Thanks for joining us for Bleeding Cool‘s look at the CW‘s Arrow‘s 150th episode, “Emerald Archer.”
Wow… 150 episodes!
Who would have thought seven years ago that the show which launched the “Arrowverse” would still be going strong? I mean, we’ve all been kinda watching and waiting for the show’s cancellation starting with the not-good-at-all third season, haven’t we? But here we are, just days after CW announced that the entire “Arrowverse” will be back for the 2019-20 network television season… with Arrow not only still on the air, but benefitting from new showrunner Beth Schwartz‘s vision and guidance this season.
The plot of the episode was nothing spectacular: guy in a paramilitary suit built from Wayne Enterprises military tech is hunting vigilantes in Star City, taking trophies from those he defeats. Diggle puts Team Arrow back together in spite of Oliver’s protests. The mayor holds a debate to prove that Star City doesn’t need the Green Arrow, which Oliver and the team use both to draw Chimera out and to prove that the SCPD is outgunned and needs vigilantes. Diggle, Rene, and Curtis are arrested for their vigilantism, but the mayor has a change of heart. Rather than pressing charges against them, she orders Dinah to deputize Team Arrow and make them legitimate.
All told, a pretty cookie-cutter episode if the plot’s all we’re looking at.
The plot was the least interesting part of the 150th episode, but the framing device of having a documentary crew follow Oliver as part of his new push for transparency more than made up for it. The documentary – narrated by Dr. Frasier Crane himself, Kelsey Grammer – was a unique and interesting device. More than anything else, it allowed a way for former characters and plot points to be revisited organically. Remember the series’ 100th episode? It fell in the middle of the 2016 Arrowverse “Invasion!” crossover event, and used an alien-induced dream state to bring back versions of former characters like a non-Manu Bennett Deathstroke. Compared to an hourlong dream sequence, the documentary device was a much more effective way of bringing back characters like Quentin Lance, Rory Regan, Thea Queen, and more.
That said, the device wasn’t quite as fluid as it could have been. Non-documentary scenes didn’t feel like they meshed well with the rest of the show. For example, it felt totally appropriate for William to return home and be upset at being ambushed by a film crew – but the scenes where William hangs out with Zoey or gets busted by Felicity for lying about being in school felt like they should have been saved for episode 151. It feels like the producers should have given themselves over to the documentary gimmick altogether or cut it off at some point in the episode and let the rest play out without the device, as a normal episode.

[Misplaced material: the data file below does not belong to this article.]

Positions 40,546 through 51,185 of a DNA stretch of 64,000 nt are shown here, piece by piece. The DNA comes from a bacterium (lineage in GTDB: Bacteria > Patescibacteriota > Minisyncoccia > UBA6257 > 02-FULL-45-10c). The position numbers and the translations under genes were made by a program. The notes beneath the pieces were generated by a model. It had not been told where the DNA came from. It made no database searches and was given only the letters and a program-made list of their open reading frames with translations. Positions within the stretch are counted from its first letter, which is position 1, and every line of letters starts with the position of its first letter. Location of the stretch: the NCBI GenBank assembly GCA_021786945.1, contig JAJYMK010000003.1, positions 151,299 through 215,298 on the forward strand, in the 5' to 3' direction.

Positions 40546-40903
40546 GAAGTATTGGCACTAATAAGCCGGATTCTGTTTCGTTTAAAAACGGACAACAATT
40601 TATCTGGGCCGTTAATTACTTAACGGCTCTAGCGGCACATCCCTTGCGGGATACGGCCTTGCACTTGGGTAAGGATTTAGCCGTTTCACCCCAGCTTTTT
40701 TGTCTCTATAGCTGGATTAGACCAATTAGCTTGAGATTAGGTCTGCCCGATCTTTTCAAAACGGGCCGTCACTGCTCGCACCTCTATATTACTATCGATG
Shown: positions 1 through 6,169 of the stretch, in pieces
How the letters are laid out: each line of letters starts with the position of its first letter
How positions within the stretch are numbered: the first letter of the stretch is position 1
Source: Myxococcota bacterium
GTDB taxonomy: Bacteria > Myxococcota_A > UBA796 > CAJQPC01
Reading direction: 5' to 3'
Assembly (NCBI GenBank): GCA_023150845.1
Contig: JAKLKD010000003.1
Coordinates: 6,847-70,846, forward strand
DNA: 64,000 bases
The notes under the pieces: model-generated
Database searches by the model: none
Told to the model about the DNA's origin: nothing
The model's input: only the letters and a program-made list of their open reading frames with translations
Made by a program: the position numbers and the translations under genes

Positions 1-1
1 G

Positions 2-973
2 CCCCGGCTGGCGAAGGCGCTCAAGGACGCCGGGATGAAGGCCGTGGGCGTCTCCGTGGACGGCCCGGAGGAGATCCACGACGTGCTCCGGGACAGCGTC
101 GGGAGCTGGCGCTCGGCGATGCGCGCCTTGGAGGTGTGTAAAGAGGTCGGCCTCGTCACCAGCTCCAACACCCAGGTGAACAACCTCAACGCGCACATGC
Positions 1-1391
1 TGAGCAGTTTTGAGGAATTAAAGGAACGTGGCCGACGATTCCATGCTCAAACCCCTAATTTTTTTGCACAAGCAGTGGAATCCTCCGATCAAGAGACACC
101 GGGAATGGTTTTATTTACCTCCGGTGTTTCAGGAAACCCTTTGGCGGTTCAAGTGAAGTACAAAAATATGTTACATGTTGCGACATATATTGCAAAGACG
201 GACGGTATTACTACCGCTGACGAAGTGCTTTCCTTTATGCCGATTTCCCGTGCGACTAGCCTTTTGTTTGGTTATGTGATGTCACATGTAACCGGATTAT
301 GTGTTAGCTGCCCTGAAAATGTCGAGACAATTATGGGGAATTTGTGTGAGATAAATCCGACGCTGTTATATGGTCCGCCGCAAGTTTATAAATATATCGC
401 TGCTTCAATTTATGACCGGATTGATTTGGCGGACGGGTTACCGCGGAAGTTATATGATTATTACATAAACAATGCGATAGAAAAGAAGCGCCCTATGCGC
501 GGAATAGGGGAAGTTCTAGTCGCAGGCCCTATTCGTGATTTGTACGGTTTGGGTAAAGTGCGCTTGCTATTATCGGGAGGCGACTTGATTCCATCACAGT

Additionally, some of the scenes in the episode didn’t make a lot of sense. The most glaring one had me wondering why the documentary crew would be interviewing The Flash‘s Barry Allen about Oliver Queen? I know that Barry visited Star City for a couple of episodes in season two, but not to the point that he’d be on that short list of 10 people a film crew would want to talk to about Oliver Queen. Also, Chimera is taking trophies from the vigilantes he takes out – but why would he have Ragman’s rags? Rory hung up the rags in Arrow season five after they stopped working due to a nuclear blast in Russia. We know Rory’s been working to help people without the rags, as the documentary took the time to point out. So when would Chimera have defeated Ragman and collected a trophy from him?
Still, using the documentary as “found contraband footage” in the future by Blackstar and Connor (as in Connor Hawke?) to locate the Team Arrow headquarters that Oliver vows to rebuild at the end of the documentary is a fantastic bridge between the events in the present and the flash-forward future we’ve been teased with throughout the season. Now that we’re past this milestone episode, we need the rest of the season to start filling in the gaps between where we are in the current timeline and the events that result in that bleak future.
Congratulations to everyone who helped Arrow achieve such a milestone!
What did you think of the 150th anniversary episode of Arrow?
What do you want to see over the course of the rest of this season?
Does deputizing Team Arrow lead directly to the downfall of Star City and rise of The Glades?
Arrow airs Monday nights at 8 p.m. ET on the CW – here’s a look at next week’s episode “Star City Slayer”:
Arrow s07e13 “Star City Slayer”: THE TEAM IS TARGETED — Oliver (Stephen Amell) and Felicity (Emily Bett Rickards) are disappointed after they learn that William (guest star Jack Moore) is hiding something from them. Wanting to focus on his family, Oliver steps back from his Green Arrow duties and let’s the team take over tracking down a serial killer. However, when the team becomes targets for the killer, things take a bloody turn. Gregory Smith directed the episode written by Beth Schwartz & Jill Blankenship
Arrow stars Stephen Amell as Oliver Queen/Green Arrow, David Ramsey as John Diggle/Spartan, Emily Bett Rickards as Felicity Smoak, Echo Kellum as Curtis Holt/Mr. Terrific, Katie Cassidy as Laurel/Black Siren, Rick Gonzalez as Rene Ramirez/Wild Dog, Juliana Harkavy as Dinah Drake/Black Canary, Colton Haynes as Roy Harper, and Kirk Acevedo as Ricardo Diaz.